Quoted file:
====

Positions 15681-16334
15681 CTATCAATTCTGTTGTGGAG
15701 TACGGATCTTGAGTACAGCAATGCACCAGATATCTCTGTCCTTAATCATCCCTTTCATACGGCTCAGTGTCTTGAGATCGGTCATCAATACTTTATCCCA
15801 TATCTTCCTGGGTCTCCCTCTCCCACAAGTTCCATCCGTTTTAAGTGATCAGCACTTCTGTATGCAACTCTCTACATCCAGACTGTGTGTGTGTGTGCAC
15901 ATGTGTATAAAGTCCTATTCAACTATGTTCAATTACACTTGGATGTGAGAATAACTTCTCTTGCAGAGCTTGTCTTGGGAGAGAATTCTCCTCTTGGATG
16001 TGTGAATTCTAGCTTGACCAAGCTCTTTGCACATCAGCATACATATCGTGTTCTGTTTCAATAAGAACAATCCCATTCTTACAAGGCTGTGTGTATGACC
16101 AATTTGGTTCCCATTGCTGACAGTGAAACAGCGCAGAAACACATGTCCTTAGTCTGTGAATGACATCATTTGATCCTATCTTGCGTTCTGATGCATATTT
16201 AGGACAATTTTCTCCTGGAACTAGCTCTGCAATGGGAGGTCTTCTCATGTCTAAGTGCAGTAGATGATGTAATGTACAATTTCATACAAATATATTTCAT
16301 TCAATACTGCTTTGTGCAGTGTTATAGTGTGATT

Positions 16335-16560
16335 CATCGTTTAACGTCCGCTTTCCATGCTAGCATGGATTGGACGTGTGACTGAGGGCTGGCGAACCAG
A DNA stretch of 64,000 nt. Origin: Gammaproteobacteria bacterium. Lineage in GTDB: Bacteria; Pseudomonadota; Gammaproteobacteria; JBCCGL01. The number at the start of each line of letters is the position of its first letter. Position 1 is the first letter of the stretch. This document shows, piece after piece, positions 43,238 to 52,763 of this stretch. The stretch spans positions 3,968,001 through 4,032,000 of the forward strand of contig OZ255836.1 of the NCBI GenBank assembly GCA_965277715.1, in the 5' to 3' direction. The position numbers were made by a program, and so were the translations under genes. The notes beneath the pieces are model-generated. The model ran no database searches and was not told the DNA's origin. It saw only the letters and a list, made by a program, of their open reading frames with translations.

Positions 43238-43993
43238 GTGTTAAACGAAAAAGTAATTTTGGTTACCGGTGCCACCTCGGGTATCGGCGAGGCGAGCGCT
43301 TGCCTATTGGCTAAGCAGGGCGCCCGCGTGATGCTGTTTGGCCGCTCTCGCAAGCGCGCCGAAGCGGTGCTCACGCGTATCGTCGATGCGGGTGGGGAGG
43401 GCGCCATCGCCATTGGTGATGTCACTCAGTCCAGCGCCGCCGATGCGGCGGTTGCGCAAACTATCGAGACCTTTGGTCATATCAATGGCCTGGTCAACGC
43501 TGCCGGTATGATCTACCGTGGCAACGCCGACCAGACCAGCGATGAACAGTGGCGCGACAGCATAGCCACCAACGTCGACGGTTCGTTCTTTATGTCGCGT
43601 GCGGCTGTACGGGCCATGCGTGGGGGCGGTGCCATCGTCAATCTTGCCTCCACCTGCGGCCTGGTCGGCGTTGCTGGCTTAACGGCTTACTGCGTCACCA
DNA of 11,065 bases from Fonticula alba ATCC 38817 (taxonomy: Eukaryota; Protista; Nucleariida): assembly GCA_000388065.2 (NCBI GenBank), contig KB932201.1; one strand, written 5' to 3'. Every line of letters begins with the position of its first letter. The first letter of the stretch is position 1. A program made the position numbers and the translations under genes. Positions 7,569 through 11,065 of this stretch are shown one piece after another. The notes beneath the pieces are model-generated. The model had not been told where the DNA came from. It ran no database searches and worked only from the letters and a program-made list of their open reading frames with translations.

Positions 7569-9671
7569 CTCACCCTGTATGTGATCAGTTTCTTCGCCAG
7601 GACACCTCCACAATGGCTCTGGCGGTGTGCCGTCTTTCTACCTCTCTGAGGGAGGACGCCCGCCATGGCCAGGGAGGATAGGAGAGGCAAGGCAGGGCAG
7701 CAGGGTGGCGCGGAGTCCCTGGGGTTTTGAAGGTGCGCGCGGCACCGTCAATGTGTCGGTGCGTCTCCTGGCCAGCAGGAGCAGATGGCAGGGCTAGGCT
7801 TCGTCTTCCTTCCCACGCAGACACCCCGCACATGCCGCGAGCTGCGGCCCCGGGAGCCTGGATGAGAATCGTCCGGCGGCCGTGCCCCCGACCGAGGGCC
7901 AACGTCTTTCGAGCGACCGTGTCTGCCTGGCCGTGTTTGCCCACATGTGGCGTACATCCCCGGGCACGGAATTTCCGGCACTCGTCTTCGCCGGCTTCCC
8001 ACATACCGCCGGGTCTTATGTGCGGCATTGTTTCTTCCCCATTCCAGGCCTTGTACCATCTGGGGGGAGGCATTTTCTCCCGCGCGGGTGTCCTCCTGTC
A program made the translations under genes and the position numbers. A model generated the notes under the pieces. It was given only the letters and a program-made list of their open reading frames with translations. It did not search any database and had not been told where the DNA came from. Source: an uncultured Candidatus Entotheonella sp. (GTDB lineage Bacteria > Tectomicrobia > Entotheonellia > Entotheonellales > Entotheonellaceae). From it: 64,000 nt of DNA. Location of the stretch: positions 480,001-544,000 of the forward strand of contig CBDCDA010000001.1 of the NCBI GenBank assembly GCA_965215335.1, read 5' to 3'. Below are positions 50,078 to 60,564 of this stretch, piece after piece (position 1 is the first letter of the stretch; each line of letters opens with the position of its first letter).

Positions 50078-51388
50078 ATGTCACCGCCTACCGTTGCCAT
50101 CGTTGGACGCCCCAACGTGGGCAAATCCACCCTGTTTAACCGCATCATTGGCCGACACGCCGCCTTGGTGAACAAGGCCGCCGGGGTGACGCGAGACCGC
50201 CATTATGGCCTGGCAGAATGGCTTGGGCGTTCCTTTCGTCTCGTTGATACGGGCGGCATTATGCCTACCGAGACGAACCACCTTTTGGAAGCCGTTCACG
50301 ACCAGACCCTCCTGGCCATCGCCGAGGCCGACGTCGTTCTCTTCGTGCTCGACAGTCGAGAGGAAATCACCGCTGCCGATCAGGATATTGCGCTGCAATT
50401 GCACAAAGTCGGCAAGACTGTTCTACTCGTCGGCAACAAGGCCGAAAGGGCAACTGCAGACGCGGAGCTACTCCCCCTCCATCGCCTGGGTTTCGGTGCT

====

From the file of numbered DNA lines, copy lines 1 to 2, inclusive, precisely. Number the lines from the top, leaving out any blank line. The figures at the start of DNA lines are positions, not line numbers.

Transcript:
Positions 15681-16334
15681 CTATCAATTCTGTTGTGGAG